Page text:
Be cautious using the “g” flag in regex

Lately, I’ve stuck with a very interesting problem. But let’s start from the beginning.

There’s an internal Library application in the company I’m currently working for. In a nutshell, the app allows employees to borrow books the company has and my task was to resolve a problem with search functionality. The search generally works but not always. Sometimes it doesn’t show all elements it should, for example, there are two books:

  • “Institutional Investment Management: Equity and Bond Portfolio Strategies and Applications”
  • “Institutional Investors (MIT Press)”

When you type “institutional” in the search box only the first of these books appears as the result. But when you type the whole title of the second book it appears normally as it should. However, you never get both of them at the same time. What’s even more interesting, it happened only if you wanted to find books by the word at the beginning of their titles. For example, if the second book had the word “institutional” in the middle of the title then both of them would appear in the search result. Strange.

Firstly I’ve checked the controller responsible for retrieving books from the database but it works correctly and what’s more the controller isn’t involved in the searching process. Searching is implemented as filtering on the web page in the Angular pipe. Pipes in Angular are used to filter, format or transform the way the data is displayed.

The application’s frontend is written in Angular 2 and I’ve to admit that I have never worked with Angular before. That’s more or less what the code looked like.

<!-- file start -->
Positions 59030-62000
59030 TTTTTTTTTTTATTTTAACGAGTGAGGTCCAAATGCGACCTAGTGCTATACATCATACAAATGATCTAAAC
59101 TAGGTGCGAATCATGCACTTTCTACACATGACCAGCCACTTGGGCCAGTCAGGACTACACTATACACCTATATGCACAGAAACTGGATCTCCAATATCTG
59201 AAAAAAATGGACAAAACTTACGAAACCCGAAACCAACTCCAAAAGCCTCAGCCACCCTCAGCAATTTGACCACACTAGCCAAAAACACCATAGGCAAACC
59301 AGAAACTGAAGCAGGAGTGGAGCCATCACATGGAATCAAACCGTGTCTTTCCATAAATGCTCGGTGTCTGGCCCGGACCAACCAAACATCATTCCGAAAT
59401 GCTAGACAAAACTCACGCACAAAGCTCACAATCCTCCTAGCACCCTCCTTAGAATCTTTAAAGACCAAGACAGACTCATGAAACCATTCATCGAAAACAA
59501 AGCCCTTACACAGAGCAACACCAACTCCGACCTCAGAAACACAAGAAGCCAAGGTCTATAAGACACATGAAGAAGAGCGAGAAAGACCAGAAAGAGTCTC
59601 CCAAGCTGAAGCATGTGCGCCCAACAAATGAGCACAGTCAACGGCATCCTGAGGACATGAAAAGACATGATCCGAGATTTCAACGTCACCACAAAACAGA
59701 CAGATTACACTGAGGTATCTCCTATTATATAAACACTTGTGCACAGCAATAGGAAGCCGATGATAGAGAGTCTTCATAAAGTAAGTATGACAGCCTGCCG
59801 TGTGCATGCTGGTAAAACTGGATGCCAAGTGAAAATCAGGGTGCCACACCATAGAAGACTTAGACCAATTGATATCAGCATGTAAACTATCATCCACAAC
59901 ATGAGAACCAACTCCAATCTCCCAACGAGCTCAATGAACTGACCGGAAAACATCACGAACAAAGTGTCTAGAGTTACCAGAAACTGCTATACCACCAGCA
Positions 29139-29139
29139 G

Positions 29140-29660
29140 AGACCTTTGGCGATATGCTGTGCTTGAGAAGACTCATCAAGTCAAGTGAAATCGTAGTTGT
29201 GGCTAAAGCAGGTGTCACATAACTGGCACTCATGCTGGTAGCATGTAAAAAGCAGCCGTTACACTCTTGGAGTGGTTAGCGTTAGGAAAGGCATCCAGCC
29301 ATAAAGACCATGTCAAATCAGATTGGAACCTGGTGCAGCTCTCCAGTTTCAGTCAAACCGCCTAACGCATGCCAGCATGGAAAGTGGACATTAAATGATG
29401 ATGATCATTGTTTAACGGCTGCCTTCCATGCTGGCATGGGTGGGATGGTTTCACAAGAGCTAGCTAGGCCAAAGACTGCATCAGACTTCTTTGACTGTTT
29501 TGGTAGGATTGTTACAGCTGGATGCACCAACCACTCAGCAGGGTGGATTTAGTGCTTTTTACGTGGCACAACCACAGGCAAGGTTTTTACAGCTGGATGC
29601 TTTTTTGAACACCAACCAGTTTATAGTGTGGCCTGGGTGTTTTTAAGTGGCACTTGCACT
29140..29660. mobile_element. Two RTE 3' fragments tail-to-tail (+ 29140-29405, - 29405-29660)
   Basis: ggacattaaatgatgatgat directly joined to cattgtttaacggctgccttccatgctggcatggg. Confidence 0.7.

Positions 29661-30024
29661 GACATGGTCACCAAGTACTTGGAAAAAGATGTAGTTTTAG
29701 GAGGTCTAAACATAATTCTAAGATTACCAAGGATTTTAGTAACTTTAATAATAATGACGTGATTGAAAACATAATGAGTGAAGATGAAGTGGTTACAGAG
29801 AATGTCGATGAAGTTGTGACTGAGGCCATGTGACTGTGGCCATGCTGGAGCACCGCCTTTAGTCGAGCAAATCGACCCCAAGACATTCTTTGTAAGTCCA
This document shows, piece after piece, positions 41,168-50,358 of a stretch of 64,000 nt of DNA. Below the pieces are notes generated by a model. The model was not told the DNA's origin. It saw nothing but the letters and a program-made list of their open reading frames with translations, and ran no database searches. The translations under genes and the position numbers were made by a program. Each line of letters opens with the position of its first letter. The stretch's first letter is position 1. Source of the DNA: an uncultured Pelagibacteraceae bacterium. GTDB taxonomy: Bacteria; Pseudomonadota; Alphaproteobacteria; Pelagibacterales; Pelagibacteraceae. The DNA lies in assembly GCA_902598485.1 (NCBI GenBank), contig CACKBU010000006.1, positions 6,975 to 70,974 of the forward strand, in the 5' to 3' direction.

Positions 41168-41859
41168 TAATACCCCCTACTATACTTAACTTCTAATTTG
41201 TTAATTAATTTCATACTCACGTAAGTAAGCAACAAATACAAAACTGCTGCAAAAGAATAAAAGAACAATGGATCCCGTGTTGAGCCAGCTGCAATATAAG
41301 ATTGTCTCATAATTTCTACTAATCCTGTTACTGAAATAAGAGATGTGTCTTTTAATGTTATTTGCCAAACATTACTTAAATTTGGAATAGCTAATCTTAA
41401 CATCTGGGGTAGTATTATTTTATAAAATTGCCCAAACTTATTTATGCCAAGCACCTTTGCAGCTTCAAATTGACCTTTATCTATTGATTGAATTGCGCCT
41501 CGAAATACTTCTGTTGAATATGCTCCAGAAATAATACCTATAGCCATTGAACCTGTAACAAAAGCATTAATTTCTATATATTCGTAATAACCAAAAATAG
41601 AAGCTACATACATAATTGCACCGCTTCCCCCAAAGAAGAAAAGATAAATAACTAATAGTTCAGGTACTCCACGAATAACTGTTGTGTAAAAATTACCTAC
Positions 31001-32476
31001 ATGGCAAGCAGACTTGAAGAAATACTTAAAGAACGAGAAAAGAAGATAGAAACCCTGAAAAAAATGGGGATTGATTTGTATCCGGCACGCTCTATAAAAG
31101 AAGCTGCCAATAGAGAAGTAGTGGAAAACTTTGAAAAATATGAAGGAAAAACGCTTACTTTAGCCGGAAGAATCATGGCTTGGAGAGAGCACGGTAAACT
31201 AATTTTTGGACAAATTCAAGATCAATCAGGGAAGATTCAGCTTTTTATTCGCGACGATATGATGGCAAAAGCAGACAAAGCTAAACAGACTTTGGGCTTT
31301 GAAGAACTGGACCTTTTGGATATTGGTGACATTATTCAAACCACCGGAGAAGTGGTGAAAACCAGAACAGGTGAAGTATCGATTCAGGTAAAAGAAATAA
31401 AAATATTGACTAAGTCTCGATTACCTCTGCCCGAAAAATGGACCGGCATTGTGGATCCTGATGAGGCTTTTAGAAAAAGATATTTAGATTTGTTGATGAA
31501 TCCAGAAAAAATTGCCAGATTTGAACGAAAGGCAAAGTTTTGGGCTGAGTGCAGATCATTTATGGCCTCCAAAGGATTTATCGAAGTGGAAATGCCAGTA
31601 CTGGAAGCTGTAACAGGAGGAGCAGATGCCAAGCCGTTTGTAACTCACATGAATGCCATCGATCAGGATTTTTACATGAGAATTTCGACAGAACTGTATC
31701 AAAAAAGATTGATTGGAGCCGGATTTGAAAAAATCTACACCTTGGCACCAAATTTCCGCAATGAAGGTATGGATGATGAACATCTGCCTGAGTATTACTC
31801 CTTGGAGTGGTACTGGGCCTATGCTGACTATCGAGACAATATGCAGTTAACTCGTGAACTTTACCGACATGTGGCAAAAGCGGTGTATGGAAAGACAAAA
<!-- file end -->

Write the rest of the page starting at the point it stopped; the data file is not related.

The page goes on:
At first glance, everything looks fine. There is the regex with “i” and “g” attributes which stands for case insensitivities and for a global match respectively. The global match means that it find all matches rather than stopping after the first one.

This piece of code, for example, works correctly and the result is true:

So the title matches search criteria.

So why doesn’t the original code work correctly? Why doesn’t it return all matches?

I spent many hours rewriting the code in different ways and debugging it. Finally, my teammate had a look at it and found the bug very quickly. What hi did, was to remove the “g” flag from the regex expression and everything started working as expected. But why? Shouldn’t the “g” flag be necessary to find all the occurrences of the searched phrase? Generally yes but it should be used when you want to find many occurrences in one string, not many occurrences in many strings. It’s explained on StackOverflow:

The RegExp object keeps track of the lastIndex where a match occurred, so on subsequent matches it will start from the last used index, instead of 0.

It explains why the code doesn’t work when the searched expressions are placed at the beginning of the book title but works correctly when they are located in different places in the title. So when we try to use the same regex object for many strings we should reset the index after each check.

The conclusion for me is to read the documentation more carefully in such cases because things don’t always work in the way we think they do. Another important thing is to ask others to take a look at the code if there is such possibility. It’s often easier for someone “fresh” to find a bug than for somebody who’s staring at the code for many hours.

You may also like

Leave a Reply

Your email address will not be published. Required fields are marked *